I need to cut a bunch of V notches in some aluminum u channel for 90
degree bends and thought my bandsaw the best way to do this. Besides
getting the appropriate blade is there anything else I should be aware
of? Can the aluminum shavings cause any or many problems?
Another thought I had was to try doing it on my router table, but that
seems on the dangerous side. ??
Aluminum is easy to cut. It's softer than many hardwoods. Use a
fine-tooth blade (the package will usually say it's meant for
"non-ferrous metals"), and back up the workpiece with some wood scrap to
get a cleaner cut.
If you're used to dumping the contents of your dust collector or shop
vac into the compost heap, you probably don't want to dump the aluminum
shavings in there. Other than that, I can't think of anything special.
If your blade gums up with alooneyum, just use some stick wax. They sell it
in cardboard tubes, so it is easy to "cut" into without turning off the saw.
Also, the wax can get pretty messy, so maybe you could look into an
alternative product that won't be as messy.
If you don't have a high quantity to cut, you may not need the wax.
I'd hacksaw it.
Aluminium filings in damp weather will corrode and can leave dark
streaks on timber afterwards. It's easier to hand-saw than to clean
the machine afterwards.
Make sure you can get the speed really slow too.
Die Gotterspammerung - Junkmail of the Gods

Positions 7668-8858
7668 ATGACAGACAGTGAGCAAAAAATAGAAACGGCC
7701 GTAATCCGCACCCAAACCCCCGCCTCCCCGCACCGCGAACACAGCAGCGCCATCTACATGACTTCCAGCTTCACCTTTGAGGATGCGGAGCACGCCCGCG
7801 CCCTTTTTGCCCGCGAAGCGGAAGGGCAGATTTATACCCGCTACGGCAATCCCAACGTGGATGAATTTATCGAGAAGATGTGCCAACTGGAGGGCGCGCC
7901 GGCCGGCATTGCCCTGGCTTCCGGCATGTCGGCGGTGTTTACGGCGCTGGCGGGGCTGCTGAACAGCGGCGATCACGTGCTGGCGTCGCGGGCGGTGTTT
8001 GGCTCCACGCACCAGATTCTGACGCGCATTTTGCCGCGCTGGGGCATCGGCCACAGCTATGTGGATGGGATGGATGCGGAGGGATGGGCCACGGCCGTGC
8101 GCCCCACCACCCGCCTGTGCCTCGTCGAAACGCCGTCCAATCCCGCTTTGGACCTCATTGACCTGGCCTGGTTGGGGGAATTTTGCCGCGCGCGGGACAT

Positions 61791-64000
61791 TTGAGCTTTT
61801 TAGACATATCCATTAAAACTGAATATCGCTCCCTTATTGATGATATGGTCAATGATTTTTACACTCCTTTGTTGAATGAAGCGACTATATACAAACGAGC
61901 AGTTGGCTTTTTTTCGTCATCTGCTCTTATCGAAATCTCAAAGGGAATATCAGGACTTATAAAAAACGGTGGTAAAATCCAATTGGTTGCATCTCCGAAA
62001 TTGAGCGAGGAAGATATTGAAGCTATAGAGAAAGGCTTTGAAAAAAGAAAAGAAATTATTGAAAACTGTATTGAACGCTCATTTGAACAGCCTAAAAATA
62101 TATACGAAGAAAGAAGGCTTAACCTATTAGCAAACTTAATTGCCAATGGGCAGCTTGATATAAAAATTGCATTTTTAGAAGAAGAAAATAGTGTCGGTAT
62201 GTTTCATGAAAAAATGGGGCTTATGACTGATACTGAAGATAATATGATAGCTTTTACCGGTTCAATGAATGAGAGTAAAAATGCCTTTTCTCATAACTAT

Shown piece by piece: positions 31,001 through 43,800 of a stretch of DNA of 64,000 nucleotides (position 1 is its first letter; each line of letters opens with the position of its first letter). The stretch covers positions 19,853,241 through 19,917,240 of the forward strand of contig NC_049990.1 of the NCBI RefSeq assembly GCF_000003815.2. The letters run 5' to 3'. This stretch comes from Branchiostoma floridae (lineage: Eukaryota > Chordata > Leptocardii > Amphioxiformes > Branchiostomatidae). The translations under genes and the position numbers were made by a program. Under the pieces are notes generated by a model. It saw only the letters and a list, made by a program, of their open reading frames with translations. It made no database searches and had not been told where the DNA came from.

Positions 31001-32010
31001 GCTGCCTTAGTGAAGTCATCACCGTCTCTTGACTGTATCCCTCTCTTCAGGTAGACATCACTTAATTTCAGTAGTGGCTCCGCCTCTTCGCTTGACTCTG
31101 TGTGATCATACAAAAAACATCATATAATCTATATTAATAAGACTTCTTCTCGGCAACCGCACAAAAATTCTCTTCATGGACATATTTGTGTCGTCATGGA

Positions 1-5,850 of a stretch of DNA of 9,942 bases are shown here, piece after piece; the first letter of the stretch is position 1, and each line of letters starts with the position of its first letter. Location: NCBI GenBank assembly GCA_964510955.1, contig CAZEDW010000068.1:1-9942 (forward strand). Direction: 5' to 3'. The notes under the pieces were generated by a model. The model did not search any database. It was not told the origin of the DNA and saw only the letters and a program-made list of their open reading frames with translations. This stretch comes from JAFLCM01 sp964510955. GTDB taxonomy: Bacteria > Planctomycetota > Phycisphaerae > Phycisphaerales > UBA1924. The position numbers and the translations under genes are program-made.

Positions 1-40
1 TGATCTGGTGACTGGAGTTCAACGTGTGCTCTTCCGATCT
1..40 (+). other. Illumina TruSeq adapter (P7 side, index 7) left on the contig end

What you want to look for is a "Bi-Metallic" blade that is designed for
cutting non-ferrous(non IRON) type metal. that means aluminum, brass,
copper sheet, probably zinc sheet and so on.
Go slow and don't cut too fast so you don't heat up the blade if the
stock is thick( which is to say, thicker than sheet copper, aluminum
etc.). I'd wax the blade a bit too, but I also think there are spray
lubricants for bandsaw blades made for this situation.
also make sure your bandsaw is tuned well. That is, make sure your cool
blocks and support bearings around the blade are properly adjusted
otherwise I think you may have the blade pop off.
"The measure of a man is what he will do while expecting
Don't need the bi-metal blade at all - any wood or metal-cutting blade will
work on aluminum.
The bi-metal blades have cutting teeth of high speed steel on a regular steel
back. The high speed steel teeth hold up well on steel and other hard alloys,
while the regular steel back is much less likely to break than a solid high
speed steel blade is.
I've cut aluminum on the table saw (standard woodworking carbide or steel
blades), on the band saw (woodworking speed), and with a router (carbide or
steel bits). Rod, bar, sheet, plate. Will use Aluma-Tap as a lubricant when I
feel like it, but not necessary. Only thing I don't like doing is cutting
plate on the table saw with the rip fence or sled. Never yet had it grab or
kick back, but maybe I'm lucky.
As Norm says, remember the goggles. Those chips hurt.
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